Like the cinema cut of Die Hard 4.0 and Taken 2, Fox want to get as many they can into the cinema so this version gets the tamed down cert 12, hopefully we'll see a harder cut when released on DVD/Bluray
See if you like......
The Expendables 1 and 2.
Taken 2.
Bourne Legacy.
Die Hard 4.0

 Unfortunatly It's more "Yipee-Ki-Nay!"

| | See all MovieAddict's reviews (1336)

Top 10  Reviewer Top 10 DVD Reviewer

You can't keep a good cop down as McClane gears up for his fifth adventure. As he prepares to fly to Moscow to discover why his estranged son Jack has been arrested for murder, John McClane is handed an Idiot's Travel Guide To Russia by daughter Lucy (Mary Elizabeth Winstead). Someone behind the scenes should have followed suit and given director John Moore an Idiot's Guide to Die Hard movies, for this fifth outing for Bruce Willis's fly in the ointment detective is a Die Hard in nonsensical name only. The reason why 1988's classic original is so iconic, beloved and imitated is down to its economical, no nonsense simplicity. (One cop,one building, 12 terrorists. It's hardly rocket science, is it?) and from that the greatest action movie ever made. But with each successive installment, the franchise has travelled further away from its origins, a flaw magnified tenfold here by taking McClane off home turf completely. Writer Skip Woods makes one concession to the original by squeezing the action into one single, manic day.To do so, unfortunately, he must throw logic under a bus, most egregiously by suggesting that the 400 mile distance between Moscow and Chernobyl can be driven in a couple of hours. In truth, if A Good Day To Die Hard is homaging anything it's the Bourne series, a frantic car pursuit through Muscovite traffic entailing more noisy auto vehicular destruction than Identity, Supremacy and Ultimatum. It's a spectacular set piece to be sure, but over long and later rivalled later by a shoot out in a hotel ballroom and a climactic face off involving a miraculously deradiated Chernobyl and an exploding chopper fireball. It's what Moore inserts between them that drags the story down, the charmless interplay between a semi comatose Willis and Jai Courtney's petulant, arrogant Jack not the mess up he initially appears, but a CIA operative on the trail of AWOL weapons grade uranium squandering the familial dynamic that should have been the movies trump card. Die Hard 5 is no less wanting in the villain department, Rasha Bukvic's tap dancing, carrot chomping Alik being to Alan Rickman's Hans Gruber what a Lada is to a Mercedes. Good Day in a nutshell? Father son bonding with heavy artillery, a lot of big bangs, a triple figure body count and little else. Listen carefully over the opening credits and you'll hear a few bars of Beethoven's Ode To Jo, the Die Hard series unofficial theme tune. But it's no more than a flickering shadow of former glories, barely there and soon forgotten.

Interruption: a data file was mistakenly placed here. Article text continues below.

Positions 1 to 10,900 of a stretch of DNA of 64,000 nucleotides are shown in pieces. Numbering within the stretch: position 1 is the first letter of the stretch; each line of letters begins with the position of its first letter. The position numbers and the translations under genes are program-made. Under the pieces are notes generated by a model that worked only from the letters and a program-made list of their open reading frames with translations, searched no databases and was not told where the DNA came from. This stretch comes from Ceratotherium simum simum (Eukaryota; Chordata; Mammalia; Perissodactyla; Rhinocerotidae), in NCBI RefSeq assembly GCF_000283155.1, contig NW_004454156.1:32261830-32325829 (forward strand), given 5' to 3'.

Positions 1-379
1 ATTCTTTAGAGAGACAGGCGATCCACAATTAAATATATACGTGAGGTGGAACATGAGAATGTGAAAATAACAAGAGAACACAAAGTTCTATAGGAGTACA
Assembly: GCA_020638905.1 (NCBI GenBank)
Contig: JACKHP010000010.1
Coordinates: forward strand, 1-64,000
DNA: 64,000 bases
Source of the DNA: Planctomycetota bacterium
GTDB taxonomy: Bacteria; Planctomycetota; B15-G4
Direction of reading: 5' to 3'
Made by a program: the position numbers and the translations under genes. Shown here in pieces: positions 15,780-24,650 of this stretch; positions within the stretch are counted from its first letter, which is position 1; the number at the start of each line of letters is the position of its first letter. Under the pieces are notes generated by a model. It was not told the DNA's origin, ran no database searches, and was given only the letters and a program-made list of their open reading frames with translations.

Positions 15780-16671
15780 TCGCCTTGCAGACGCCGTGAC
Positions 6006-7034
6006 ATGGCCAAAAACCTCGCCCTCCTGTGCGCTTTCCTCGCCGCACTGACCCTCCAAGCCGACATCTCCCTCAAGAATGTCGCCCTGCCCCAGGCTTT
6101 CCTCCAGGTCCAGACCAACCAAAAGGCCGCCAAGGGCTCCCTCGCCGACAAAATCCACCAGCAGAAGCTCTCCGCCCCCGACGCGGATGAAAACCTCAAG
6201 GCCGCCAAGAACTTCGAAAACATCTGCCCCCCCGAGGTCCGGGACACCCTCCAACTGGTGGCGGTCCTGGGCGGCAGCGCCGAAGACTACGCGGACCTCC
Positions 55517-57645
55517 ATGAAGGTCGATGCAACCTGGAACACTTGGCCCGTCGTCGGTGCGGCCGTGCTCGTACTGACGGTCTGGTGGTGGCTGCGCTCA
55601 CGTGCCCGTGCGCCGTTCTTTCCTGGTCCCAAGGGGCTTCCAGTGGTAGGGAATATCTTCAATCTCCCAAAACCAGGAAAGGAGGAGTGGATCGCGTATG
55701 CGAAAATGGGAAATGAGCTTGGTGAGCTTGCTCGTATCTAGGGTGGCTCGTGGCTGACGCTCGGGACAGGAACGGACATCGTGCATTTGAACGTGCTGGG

"That was exciting!" says Willis after he and Courtney survive a 20 storey leap through a plate glass window. "Want to go again?" Frankly, Bruce, i'm fine to leave it here. For the fans of the original trilogy Die Hard 4.0 was a watered down disappointment, but this is another dramatic step backwards, In a series that has some brilliant and memorable villians perhaps Die hard has now found the ultimate villian in the shape of Director John Moore. To be fair is not a total write off, it's not a disaster of Speed 2 proportions, but the thing that made McClane such a good hero is that he was a normal guy in a bad situation and you cared for him. Now in this fifth installment McClane is more like a superhero and apparently invincible. If there is a sixth and hopefully final Die hard the series has to get back to basics and give the fans the Die Hard that they know."Yipee-Ki-Nay!"
Like the cinema cut of Die Hard 4.0 and Taken 2, Fox want to get as many they can into the cinema so this version gets the tamed down cert 12, hopefully we'll see a harder cut when released on DVD/Bluray
See if you like......
The Expendables 1 and 2.
Taken 2.
Bourne Legacy.
Die Hard 4.0

 Enough already

| | See all fatorson's reviews (314)

Not a bad continuation of the Die Hard saga but now its just all big explosions,action scenes and witty comments,which Okay I admit were what made the first so Damn good in the first place,but now it really is time to let Die Hard,Die.

 Enough already

| | See all 01315368300's reviews (314)

Not a bad continuation of the Die Hard saga but now its just all big explosions,action scenes and witty comments,which Okay I admit were what made the first so Damn good in the first place,but now it really is time to let Die Hard,Die.

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ActorsBruce Willis, Patrick Stewart, Jai Courtney, Cole Hauser, Amaury Nolasco, Megalyn Echikunwoke & Sebastian Koch
DirectorJohn Moore
Certificate15 years and over
Year2013
ScreenWidescreen 1.85:1 Anamorphic
LanguagesEnglish - Dolby Digital (5.1)
Additional LanguagesEnglish Audio Description
SubtitlesEnglish for the hearing impaired
Closed CaptionsYes
Duration1 hour and 33 minutes (approx)
RegionRegion 2 - Will only play on European Region 2 or multi-region DVD players.